How to

How To Flush Alcohol Out Of Your System Fast? – Abbeycare

Stay Hydrated to Flush Out Alcohol

Drink Water

Drinking water before, during, and after alcohol consumption can help reduce dehydration[2]. Drinking a few glasses of water along with alcoholic beverages can decrease the amount of alcohol absorbed into the body’s tissues. Adding lemon or lime to your water can assist in liver processing and reduce blood alcohol concentration (BAC). Avoid drinks that contain sweeteners.

Opt for Green Tea

Green tea is rich in antioxidants and can effectively flush out toxins formed from alcohol consumption. It is a great natural solution for combating alcohol poisoning.

Moderation is Key

Drinking lower strength alcoholic beverages in moderation can prevent excessive dehydration. As alcohol strength increases, the amount of water lost from the body also increases[3]. Remember that heavy or binge drinking can have serious detrimental effects on the liver. Alcohol abuse is essentially liver abuse, albeit indirectly.

Give Your Liver a Break

Take Rest Days

Giving your body a break from alcohol allows the liver to process alcohol metabolites and by-products without the additional burden of more alcohol in the system.

Include Probiotic Foods and Green Vegetables in Your Diet

Probiotic-rich foods like kefir, kombucha, and sauerkraut, as well as green vegetables and fruits, aid liver metabolism and help remove dietary fats. These foods support the liver in processing alcohol effectively.

Get Active

Engaging in exercise that induces sweating can assist in the elimination of alcohol from the body. Remember that the body eliminates toxins through sweating, urinating, and breathing. Stay well-hydrated during exercise to ensure a positive effect, as dehydration can have the opposite effect.

Does Water Help Flush Out Alcohol?

Yes, water can help flush out alcohol, but only after the liver has metabolized it completely. The extent to which water aids in processing alcohol depends on how long the alcohol has been in your body and how much remains in your bloodstream. The liver’s metabolic process cannot be rushed, which is why government guidelines exist to regulate alcohol consumption.

Recommended Alcohol Intake and Hydration

The current government recommendation for both men and women is to drink no more than 14 units of alcohol per week over 3 days. This equates to approximately 10 small glasses of low-strength wine or 6 pints of average-strength beer. Adequate fluid intake is essential for the body to function properly. The recommended amount of water or fluids per day is approximately 8 pints, although it can be challenging for the average person to consume that much.

Fluids play a critical role in various bodily functions, such as regulating body temperature, lubricating joints, maintaining healthy blood pressure, delivering nutrients to cells, and enabling organs to perform their vital roles. When a person who is already partially dehydrated unknowingly consumes alcohol, it can intensify their craving for fluids to restore their body to its natural state.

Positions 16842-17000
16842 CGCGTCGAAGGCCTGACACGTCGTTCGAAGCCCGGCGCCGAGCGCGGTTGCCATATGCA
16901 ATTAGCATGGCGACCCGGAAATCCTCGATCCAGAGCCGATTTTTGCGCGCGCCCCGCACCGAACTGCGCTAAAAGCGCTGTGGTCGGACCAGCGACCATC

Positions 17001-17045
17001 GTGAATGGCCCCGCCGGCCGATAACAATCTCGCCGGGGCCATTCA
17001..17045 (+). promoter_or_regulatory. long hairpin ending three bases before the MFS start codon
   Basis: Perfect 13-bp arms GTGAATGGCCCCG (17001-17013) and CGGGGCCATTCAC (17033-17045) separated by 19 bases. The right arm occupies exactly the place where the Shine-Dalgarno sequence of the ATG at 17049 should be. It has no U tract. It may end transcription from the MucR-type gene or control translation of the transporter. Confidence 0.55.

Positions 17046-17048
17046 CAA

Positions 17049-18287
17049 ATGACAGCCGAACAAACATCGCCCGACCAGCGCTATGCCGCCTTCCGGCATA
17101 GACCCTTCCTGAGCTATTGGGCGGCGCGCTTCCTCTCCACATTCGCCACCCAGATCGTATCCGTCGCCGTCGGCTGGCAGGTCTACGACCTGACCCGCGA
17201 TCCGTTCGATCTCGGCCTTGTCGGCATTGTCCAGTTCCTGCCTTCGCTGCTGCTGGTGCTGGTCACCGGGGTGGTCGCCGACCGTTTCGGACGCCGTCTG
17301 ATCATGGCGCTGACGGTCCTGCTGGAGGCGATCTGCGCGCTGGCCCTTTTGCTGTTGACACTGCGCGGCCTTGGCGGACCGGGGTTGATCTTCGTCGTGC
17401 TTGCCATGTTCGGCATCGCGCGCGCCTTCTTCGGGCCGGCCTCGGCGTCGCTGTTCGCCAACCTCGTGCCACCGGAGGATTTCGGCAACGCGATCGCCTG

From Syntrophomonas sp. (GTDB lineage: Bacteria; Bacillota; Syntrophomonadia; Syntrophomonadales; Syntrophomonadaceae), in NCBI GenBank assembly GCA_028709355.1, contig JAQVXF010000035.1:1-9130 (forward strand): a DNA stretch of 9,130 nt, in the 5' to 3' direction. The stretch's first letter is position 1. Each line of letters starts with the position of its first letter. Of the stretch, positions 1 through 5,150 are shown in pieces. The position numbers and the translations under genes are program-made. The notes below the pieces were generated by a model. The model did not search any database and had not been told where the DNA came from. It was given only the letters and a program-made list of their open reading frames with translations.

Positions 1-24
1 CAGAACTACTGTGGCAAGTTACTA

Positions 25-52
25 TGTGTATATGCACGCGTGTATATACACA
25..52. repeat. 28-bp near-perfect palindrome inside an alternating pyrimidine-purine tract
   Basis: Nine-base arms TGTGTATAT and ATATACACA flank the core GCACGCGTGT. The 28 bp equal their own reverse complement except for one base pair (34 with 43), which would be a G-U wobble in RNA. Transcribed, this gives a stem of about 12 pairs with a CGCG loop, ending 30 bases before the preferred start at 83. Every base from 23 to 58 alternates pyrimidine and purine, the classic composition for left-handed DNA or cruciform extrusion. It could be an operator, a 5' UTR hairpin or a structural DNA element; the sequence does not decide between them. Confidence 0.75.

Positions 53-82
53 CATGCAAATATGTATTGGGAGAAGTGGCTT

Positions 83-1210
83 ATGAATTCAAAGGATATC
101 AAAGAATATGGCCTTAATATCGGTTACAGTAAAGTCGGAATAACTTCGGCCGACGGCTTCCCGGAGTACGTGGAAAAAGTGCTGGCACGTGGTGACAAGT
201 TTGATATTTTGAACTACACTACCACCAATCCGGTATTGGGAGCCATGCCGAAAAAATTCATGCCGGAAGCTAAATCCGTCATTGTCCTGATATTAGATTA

The Body’s Metabolism of Alcohol

Several factors influence how the body breaks down alcohol:

  • The amount of alcohol consumed
  • The percentage strength of the alcohol consumed
  • Body weight and percentage of body fat
  • Gender
  • Food consumed
  • Medications
  • Age
  • Consuming alcohol on an empty or full stomach
  • Alcohol poisoning
  • Heavy drinking
  • Liver disease

Amount of Alcohol Consumed & Alcohol Strength

The volume of alcohol consumed is a significant factor in the liver’s processing time. For example, a small shot of spirits may take one hour to convert to metabolites, while a large glass of wine may take three hours. In this case, the amount of alcohol consumed plays a more significant role in processing time than the alcohol strength percentage.

Body Weight & Percentage Body Fat

Body weight plays a crucial role in alcohol processing, as alcohol is not absorbed into fat. The higher the percentage of body fat, the more alcohol remains in the surrounding tissues, increasing intoxication levels.

Gender Differences

Gender also affects alcohol metabolism. Males generally metabolize alcohol more efficiently than females due to the presence of the enzyme Alcohol Dehydrogenase (ADH) in their liver and stomach. ADH breaks down alcohol more quickly, meaning that females may feel the effects of alcohol more quickly than males when consuming the same amount. However, the current government guidance recommends both men and women to limit their alcohol intake to 14 units per week.

Remember to always drink responsibly and follow recommended guidelines to maintain a healthy relationship with alcohol consumption.

To learn more about alcohol detoxification and other health-related topics, visit

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